ELVERTA -- Alpha Middle School in Elverta is known for its academics and its baseball squad. From the outside, the school looks like any other but something different is making the campus stand out.
That's where the Curiosity Cube comes in.
"We wanted something fun and bright and colorful where we could pique someone's curiosity," Curiosity Cube coordinator Kaely Zeiser.
The pink and green shipping container is teaching kids about science through interactive learning.
"You know we are a small district. We don’t have a lot of funds, so we try to be more creative and think outside the box," teacher Franklin McBryde said.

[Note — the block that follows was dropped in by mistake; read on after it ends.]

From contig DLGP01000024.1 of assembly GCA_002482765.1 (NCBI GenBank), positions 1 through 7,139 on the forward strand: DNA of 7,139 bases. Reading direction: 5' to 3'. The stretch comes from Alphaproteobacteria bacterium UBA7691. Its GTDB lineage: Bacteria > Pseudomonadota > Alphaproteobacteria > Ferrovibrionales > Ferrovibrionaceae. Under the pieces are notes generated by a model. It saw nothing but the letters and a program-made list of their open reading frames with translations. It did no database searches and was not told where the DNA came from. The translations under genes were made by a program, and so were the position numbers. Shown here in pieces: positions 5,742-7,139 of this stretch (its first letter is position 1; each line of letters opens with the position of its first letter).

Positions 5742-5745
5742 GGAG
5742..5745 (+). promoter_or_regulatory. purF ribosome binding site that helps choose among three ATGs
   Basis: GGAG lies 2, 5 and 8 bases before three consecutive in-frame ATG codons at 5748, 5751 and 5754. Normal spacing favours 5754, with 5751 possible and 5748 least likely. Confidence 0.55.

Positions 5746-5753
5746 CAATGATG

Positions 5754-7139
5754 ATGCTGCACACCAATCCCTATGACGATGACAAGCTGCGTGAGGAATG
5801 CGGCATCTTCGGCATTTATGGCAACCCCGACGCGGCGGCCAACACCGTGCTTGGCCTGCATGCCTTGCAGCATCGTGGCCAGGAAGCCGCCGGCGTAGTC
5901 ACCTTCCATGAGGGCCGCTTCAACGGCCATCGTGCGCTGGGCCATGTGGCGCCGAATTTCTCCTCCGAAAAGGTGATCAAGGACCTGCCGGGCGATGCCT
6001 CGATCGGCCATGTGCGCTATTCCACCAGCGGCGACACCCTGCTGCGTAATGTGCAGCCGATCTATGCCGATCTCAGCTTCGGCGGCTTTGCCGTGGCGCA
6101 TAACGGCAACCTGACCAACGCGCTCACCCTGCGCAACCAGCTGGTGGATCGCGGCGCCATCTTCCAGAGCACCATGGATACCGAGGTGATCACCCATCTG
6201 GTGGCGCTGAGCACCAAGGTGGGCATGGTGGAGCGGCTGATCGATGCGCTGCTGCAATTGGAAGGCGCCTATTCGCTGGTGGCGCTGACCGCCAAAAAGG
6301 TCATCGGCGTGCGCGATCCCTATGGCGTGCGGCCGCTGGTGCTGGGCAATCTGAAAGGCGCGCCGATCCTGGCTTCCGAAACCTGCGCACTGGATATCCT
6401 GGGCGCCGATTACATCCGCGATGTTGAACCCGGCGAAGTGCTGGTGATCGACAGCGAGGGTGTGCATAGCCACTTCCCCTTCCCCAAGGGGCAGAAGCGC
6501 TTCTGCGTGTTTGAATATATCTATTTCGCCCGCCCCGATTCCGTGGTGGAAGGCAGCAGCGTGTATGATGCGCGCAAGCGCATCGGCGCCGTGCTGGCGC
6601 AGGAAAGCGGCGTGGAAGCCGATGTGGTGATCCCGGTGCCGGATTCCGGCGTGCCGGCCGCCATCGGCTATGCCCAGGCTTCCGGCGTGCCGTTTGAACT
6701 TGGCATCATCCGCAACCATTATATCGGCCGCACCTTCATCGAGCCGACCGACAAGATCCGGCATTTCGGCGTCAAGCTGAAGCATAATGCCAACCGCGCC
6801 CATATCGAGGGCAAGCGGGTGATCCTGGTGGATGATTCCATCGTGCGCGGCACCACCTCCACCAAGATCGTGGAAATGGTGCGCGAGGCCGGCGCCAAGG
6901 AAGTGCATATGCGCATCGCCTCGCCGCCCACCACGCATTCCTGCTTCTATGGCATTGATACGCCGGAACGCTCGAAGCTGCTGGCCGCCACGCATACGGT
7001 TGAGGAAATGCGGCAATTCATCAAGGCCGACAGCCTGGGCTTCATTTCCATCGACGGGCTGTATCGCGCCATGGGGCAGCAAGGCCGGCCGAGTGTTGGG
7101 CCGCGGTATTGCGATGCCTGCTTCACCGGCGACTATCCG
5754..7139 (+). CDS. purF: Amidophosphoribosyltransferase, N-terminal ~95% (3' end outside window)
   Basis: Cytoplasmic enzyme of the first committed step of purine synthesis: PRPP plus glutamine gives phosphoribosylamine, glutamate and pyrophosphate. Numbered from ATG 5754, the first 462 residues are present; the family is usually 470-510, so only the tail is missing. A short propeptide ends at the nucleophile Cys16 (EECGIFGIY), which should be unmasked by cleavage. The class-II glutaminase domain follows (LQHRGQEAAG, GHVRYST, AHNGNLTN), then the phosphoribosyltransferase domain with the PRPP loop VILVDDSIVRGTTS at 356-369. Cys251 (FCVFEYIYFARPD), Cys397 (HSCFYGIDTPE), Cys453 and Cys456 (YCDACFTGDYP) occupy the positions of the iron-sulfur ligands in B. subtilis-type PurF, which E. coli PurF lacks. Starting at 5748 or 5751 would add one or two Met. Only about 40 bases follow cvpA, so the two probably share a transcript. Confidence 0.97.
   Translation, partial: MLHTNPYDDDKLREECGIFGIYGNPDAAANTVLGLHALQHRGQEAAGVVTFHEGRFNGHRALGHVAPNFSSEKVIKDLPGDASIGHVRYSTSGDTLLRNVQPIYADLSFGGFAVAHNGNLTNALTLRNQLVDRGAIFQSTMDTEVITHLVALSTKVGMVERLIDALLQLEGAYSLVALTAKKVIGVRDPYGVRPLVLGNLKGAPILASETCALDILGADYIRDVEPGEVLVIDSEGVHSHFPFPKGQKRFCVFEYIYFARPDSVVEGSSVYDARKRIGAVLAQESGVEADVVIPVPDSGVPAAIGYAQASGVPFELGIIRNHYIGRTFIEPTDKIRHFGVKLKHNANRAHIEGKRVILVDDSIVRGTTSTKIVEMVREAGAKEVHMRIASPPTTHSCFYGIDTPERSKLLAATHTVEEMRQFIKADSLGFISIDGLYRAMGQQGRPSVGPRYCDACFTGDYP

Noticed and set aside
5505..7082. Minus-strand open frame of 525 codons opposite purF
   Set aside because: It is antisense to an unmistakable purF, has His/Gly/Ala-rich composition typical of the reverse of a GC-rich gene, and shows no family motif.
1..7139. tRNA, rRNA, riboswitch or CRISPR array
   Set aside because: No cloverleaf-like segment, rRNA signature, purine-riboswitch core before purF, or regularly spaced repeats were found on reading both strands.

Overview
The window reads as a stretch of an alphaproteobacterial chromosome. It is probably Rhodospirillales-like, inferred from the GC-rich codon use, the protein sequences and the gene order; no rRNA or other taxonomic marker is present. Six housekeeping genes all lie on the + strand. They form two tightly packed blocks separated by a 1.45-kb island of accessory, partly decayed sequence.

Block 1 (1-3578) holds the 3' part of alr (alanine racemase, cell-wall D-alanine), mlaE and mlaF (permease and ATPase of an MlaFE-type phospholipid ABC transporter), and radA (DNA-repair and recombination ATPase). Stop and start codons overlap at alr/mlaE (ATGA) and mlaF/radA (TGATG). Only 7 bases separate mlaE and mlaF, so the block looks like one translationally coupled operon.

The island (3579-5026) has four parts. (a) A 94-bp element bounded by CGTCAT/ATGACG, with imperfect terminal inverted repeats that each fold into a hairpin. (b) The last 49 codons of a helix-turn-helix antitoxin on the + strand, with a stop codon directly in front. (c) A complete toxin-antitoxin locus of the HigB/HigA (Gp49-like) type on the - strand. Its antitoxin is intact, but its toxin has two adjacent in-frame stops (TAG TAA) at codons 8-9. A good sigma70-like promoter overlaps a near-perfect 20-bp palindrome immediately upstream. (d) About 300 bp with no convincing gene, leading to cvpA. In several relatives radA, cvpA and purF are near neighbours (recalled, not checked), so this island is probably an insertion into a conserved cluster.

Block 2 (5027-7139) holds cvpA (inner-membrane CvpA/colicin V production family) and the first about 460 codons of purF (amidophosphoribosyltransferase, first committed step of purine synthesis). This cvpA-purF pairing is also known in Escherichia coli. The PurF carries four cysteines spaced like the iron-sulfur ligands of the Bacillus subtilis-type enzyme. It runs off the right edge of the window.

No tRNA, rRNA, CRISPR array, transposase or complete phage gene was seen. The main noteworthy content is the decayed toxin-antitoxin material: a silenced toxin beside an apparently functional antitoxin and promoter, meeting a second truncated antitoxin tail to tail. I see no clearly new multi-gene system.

Now students are putting down the books and thinking inside the box.
"It gets a little boring flipping through pages and you’re not really touching through microscopes and stuff," student Edgar Gomez said.
Along with their Alpha Middle classmates, Gomez and fellow eighth-grader Jaxon Byrd are learning about what makes up the human body.
"I was here last year and I was really excited for it to be here again because I learned a lot with the 3D printer and all the cells you get to look at," Byrd said.
The cube is also incorporating new technology in how they teach science.
For two years, MilliporeSigma has taken the teaching container around the country to elementary and middle schools free of charge with the goal of inspiring the next generation of scientists.
"What we really want to do is introduce some science and new technology to students to hopefully spark their curiosity," Zeiser said.
The Curiosity Cube will be at the Boys & Girls Club in Sacramento on Friday and the Powerhouse Science Center on Saturday.